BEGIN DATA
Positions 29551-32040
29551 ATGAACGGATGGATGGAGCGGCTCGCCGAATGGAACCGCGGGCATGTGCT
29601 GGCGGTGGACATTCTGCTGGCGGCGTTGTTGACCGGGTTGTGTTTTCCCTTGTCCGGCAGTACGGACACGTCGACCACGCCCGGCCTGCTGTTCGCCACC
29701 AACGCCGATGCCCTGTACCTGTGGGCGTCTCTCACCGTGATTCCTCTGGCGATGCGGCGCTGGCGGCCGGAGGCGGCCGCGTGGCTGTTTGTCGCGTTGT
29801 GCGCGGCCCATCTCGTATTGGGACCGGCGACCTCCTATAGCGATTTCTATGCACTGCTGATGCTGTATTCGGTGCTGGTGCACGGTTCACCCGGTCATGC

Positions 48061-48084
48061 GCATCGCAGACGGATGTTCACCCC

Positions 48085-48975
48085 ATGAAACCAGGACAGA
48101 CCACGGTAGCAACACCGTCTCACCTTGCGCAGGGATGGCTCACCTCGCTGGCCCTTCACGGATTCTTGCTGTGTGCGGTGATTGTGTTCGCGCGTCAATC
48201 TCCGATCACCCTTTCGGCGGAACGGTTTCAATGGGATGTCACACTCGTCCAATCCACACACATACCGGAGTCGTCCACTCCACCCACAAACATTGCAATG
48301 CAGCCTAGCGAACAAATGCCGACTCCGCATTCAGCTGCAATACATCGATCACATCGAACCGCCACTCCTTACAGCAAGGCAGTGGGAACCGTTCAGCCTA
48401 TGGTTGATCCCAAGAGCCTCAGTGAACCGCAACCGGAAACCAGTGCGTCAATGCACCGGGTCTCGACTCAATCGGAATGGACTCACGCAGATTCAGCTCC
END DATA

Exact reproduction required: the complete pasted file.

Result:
Positions 29551-32040
29551 ATGAACGGATGGATGGAGCGGCTCGCCGAATGGAACCGCGGGCATGTGCT
29601 GGCGGTGGACATTCTGCTGGCGGCGTTGTTGACCGGGTTGTGTTTTCCCTTGTCCGGCAGTACGGACACGTCGACCACGCCCGGCCTGCTGTTCGCCACC
29701 AACGCCGATGCCCTGTACCTGTGGGCGTCTCTCACCGTGATTCCTCTGGCGATGCGGCGCTGGCGGCCGGAGGCGGCCGCGTGGCTGTTTGTCGCGTTGT
29801 GCGCGGCCCATCTCGTATTGGGACCGGCGACCTCCTATAGCGATTTCTATGCACTGCTGATGCTGTATTCGGTGCTGGTGCACGGTTCACCCGGTCATGC

Positions 48061-48084
48061 GCATCGCAGACGGATGTTCACCCC

Positions 48085-48975
48085 ATGAAACCAGGACAGA
48101 CCACGGTAGCAACACCGTCTCACCTTGCGCAGGGATGGCTCACCTCGCTGGCCCTTCACGGATTCTTGCTGTGTGCGGTGATTGTGTTCGCGCGTCAATC
48201 TCCGATCACCCTTTCGGCGGAACGGTTTCAATGGGATGTCACACTCGTCCAATCCACACACATACCGGAGTCGTCCACTCCACCCACAAACATTGCAATG
48301 CAGCCTAGCGAACAAATGCCGACTCCGCATTCAGCTGCAATACATCGATCACATCGAACCGCCACTCCTTACAGCAAGGCAGTGGGAACCGTTCAGCCTA
48401 TGGTTGATCCCAAGAGCCTCAGTGAACCGCAACCGGAAACCAGTGCGTCAATGCACCGGGTCTCGACTCAATCGGAATGGACTCACGCAGATTCAGCTCC